Imelli's Egyptian Spur Modern

et al.'s picture

I found this great quirky type sample called Egyptian Spur Modern in a sign etching book from around 1922 by Al Imelli called "The Book of Alphabets and Layouts." I'm planning on using this face as a starting point for a logo I'm working on. Now, I've modified existing type and created a number of hand drawn logos, but have never really attempted to vectorize a type sample from the ground up. Any advice for a type designer ignoramus? Besides the obvious, how would you even categorize this face? Any typefaces you can think of that are even close I could use for reference? If it would help, I'd be more than happy to scan all the letters. Disregard any kerning or tracking issues for now...still the scans from the book.

Thanks!

Nick Shinn's picture

Beaufort has some similarities.
Flange, Albertus, Alexon, Arrow, Symbol (Novarese's), etc.

I'd say the trick is to manage the "pointedness" of the serifs in different kinds of terminals, so that it's never too fine or too blunt.

et al.'s picture

Yeah, I was really curious as to how I should end my serifs, rounded to maintain a bit of the weathered antiquity feel of the face or lop off just the tip to give a bit crisper feel. Thanks for the references Nick, those are the closest I've seen!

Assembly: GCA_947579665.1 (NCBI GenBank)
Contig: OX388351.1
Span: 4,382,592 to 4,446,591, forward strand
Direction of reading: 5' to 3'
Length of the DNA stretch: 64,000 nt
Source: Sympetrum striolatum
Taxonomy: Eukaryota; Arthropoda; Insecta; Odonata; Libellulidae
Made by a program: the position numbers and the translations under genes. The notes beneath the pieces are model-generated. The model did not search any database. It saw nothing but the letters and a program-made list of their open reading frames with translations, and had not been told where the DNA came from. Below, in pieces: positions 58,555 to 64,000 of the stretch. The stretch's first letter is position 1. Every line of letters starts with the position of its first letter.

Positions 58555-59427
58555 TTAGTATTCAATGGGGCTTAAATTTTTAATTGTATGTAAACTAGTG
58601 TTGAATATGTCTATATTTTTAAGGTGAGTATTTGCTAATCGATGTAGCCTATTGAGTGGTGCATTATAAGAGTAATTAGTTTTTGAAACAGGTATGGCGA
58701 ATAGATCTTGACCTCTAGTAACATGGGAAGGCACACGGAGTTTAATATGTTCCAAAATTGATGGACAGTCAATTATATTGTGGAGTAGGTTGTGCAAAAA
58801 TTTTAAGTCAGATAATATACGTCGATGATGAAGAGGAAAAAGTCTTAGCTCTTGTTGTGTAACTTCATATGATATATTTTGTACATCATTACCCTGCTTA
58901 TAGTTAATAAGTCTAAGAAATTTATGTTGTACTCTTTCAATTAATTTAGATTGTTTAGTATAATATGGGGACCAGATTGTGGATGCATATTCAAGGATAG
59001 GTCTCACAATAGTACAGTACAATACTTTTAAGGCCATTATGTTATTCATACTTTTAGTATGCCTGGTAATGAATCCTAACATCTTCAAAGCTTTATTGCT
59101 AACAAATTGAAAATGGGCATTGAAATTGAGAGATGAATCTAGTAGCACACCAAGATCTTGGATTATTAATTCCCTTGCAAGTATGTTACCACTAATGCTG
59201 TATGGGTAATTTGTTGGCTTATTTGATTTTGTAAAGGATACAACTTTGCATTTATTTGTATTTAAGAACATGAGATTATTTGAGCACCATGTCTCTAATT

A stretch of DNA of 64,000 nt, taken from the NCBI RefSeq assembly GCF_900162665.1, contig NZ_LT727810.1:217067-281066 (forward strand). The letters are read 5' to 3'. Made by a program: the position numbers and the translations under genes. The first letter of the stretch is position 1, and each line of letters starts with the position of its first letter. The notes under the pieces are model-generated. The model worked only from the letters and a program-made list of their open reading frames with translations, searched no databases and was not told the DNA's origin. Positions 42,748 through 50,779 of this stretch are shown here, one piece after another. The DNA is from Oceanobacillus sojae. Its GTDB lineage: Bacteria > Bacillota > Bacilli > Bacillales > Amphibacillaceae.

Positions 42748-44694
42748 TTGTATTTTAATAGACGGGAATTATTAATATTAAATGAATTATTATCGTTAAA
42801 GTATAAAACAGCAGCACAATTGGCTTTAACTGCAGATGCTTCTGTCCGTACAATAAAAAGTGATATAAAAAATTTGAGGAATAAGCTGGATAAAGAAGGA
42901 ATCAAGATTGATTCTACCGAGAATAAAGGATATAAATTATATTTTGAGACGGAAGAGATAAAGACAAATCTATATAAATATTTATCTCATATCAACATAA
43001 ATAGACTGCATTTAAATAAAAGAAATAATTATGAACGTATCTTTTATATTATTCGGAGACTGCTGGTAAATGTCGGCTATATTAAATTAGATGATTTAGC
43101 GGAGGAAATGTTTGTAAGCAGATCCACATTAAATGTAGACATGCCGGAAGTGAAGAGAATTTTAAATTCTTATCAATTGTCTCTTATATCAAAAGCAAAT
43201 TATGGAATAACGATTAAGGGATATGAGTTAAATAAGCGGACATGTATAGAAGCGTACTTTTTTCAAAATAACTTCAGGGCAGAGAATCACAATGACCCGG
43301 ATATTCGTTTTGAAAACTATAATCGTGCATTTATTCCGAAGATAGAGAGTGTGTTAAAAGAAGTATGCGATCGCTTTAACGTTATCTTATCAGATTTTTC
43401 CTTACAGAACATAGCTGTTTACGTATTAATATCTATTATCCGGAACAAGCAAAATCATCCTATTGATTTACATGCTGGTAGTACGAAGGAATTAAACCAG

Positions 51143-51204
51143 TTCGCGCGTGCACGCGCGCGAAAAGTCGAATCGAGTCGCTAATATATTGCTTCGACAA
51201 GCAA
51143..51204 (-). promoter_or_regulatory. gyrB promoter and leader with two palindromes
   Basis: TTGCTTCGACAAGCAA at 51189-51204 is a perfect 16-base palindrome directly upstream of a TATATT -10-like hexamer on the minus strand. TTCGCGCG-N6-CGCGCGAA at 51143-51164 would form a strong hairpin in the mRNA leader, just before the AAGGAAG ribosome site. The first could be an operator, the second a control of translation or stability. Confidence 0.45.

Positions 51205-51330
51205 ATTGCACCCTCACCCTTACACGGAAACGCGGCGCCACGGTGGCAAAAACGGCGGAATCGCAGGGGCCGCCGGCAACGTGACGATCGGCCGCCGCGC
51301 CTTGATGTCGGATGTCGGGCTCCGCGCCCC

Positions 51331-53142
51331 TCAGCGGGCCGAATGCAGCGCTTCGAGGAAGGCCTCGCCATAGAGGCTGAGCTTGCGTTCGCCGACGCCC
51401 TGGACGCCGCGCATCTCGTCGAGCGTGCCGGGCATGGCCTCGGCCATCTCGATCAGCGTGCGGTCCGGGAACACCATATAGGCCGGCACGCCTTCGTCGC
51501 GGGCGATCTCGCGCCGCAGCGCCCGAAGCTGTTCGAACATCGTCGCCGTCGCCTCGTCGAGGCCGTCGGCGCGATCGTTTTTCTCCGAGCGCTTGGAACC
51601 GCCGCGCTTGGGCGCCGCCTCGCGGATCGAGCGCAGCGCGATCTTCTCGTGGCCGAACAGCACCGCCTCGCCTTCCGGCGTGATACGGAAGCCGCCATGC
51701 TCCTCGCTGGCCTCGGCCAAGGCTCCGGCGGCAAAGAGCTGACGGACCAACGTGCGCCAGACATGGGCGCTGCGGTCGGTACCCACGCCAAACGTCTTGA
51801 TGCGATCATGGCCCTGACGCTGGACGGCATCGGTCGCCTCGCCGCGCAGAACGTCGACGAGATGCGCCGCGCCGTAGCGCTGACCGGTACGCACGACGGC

Nick Shinn's picture

...never too fine or too blunt.

To clarify, as I didn't express that accurately enough: what I meant was that the angle of the serif tips should be fairly consistent, not that the tip should be chopped off--although that may be a solution in some places. If the tips of the serifs are chopped off, no matter how small the cut, it becomes an issue for scaling. Novarese's Symbol, for instance, dating from the phototype era, has a serif treatment that looks sharp in text, but gets clunkier the bigger it is used.

et al.'s picture

That makes sense, thanks for the advice Nick.

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